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According to the English physician and translator Thomas Phaer, it was even the reason behind the plague.
Brutus later explains that Lucius “sleep[s] so sound” (2.1.232) because, unlike himself, he has “no figures, nor no fantasies / Which busy care draws in the brains of men” (2.1.230-231).
Even though Brutus, in his sense of political duty, refers to sleep as a “fault,” he thus expresses his wish to be able to commit such a mistake.
Throughout the play, the sleepiness of Lucius, a character invented by Shakespeare, creates a contrast with Brutus’s insomnia and with the conspirators’ nightly activity.
The association of Brutus with sleeplessness, in turn, is derived from the main source text for the play, Sir Thomas North’s translation of Plutarch’s , Brutus’s inability to enjoy nocturnal rest is again exhibited when his fellow conspirators visit him in his orchard at night, and Cassius, seemingly conscious of the importance of sleep, begins by wondering whether they might be “too bold upon [Brutus’s] rest” (2.1.86).
It is therefore not surprising that many medical texts tried to provide cures for sleeplessness, and these included soothing the bed with leaves of cool plants, eating lettuce, and using fumigations made of horsehair. Burton wrote that “they that much fast, or want sleep, as melancholy and sicke men commonly doe, they see visions or such as are very timorous by nature, or mad and distracted.” Meanwhile, Petrus Pomarius Valentinus noted that “too much watching is hurthfull to the braine: it doth debilitate and weaken the senses: it doth burne the humors, and is the cause of sharpe diseases: sometimes of frensies, of madnesse, melancholy, and deliriums.” As André du Laurens explained, this was because, in melancholic men, “spirits and blacke vapours continually passe by the sinewes, vaines and arteries, from the braine vnto the eye, which causeth it to see many shadowes and vntrue apparitions in the aire.”, Shakespeare added to the unfolding of Brutus’s tragedy a focus on his growing inability to sleep.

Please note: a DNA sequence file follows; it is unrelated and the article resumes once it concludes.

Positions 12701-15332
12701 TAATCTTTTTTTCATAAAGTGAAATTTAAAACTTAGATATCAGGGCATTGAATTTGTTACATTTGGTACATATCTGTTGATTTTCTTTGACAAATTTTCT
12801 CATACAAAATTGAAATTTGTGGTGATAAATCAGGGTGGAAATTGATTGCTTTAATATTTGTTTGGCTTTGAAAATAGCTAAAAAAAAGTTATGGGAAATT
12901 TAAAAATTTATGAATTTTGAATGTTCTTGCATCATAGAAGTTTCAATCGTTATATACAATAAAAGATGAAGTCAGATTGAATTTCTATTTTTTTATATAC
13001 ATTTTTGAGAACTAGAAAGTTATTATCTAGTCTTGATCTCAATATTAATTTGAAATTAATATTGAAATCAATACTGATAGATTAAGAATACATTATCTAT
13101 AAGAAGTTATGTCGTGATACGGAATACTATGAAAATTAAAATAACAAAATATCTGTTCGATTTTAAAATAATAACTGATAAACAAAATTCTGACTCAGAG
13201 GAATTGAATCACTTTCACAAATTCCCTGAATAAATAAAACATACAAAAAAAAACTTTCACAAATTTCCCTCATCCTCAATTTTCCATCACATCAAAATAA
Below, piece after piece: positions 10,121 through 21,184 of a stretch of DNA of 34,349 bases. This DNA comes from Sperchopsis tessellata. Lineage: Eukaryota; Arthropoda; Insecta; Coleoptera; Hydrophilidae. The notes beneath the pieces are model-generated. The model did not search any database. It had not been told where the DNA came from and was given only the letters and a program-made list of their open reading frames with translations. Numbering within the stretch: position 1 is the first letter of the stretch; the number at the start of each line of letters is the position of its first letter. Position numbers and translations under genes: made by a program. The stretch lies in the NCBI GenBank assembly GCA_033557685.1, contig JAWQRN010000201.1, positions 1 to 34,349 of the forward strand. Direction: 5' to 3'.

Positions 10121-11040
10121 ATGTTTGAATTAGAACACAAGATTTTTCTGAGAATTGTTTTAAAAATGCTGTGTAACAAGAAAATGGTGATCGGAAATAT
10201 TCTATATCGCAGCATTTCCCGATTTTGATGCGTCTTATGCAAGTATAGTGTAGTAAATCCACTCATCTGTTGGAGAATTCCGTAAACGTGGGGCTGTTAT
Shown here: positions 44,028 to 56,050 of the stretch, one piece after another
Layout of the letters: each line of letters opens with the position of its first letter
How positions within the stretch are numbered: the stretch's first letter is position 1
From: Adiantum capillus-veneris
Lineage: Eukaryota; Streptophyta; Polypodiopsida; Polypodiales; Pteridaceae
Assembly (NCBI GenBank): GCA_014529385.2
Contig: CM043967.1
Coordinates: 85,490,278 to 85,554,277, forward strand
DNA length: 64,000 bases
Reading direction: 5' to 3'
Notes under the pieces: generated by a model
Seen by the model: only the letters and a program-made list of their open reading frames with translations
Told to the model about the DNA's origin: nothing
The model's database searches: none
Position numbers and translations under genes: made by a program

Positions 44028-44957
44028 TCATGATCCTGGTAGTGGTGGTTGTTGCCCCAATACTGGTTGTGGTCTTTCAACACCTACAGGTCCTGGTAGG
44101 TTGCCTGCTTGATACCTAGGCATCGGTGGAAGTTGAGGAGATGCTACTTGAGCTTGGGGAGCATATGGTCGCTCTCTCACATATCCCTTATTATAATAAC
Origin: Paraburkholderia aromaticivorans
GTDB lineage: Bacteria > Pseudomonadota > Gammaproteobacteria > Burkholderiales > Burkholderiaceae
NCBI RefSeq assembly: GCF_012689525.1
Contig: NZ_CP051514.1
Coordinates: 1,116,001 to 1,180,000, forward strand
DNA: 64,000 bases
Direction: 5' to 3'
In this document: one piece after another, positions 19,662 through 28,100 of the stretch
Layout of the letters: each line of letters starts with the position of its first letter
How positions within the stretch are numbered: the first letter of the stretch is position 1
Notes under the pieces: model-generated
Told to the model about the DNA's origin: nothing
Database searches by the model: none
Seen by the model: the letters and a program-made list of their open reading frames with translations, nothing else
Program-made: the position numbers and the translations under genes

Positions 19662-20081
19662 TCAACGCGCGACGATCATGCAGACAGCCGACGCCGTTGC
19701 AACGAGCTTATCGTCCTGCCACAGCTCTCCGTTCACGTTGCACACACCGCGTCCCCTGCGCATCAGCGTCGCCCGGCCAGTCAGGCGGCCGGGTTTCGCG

From early on in the play, Brutus’s leadership in the conspiracy against Caesar is associated with an awakening.
This is how the supernatural would have had a lasting impression on them. His use of language has made him the greatest figure in English, and perhaps in any literature.
Shakespeare’s development of style falls into quite a well-defined progression.
En outre, notre article montre que l’insomnie du Roi Lear et la description métaphorique de sa réalité comme une forme de rêve sont constitutives de cette tragédie qui met en scène l’expérience de la souffrance. The themes of sleep, dreams, and false sensory perception, however, also offered great tragic potential, and Shakespeare fully explored this possibility when he dramatised Brutus’s inability to sleep and the nightly appearance of Caesar’s ghost in In both of these plays, the protagonists’ tragic fates are exacerbated by physiological discourses that focus not only on their sleeplessness, but also on their literal or metaphorical waking dreams as both Brutus and Lear come to question their sensory experience and perception.
This is important, because, in early modern medical discourse, waking dreams or hallucinations were in fact seen as symptoms of sleep deficiency, and both ailments were linked to humoral imbalances, as the first section of this article will reveal.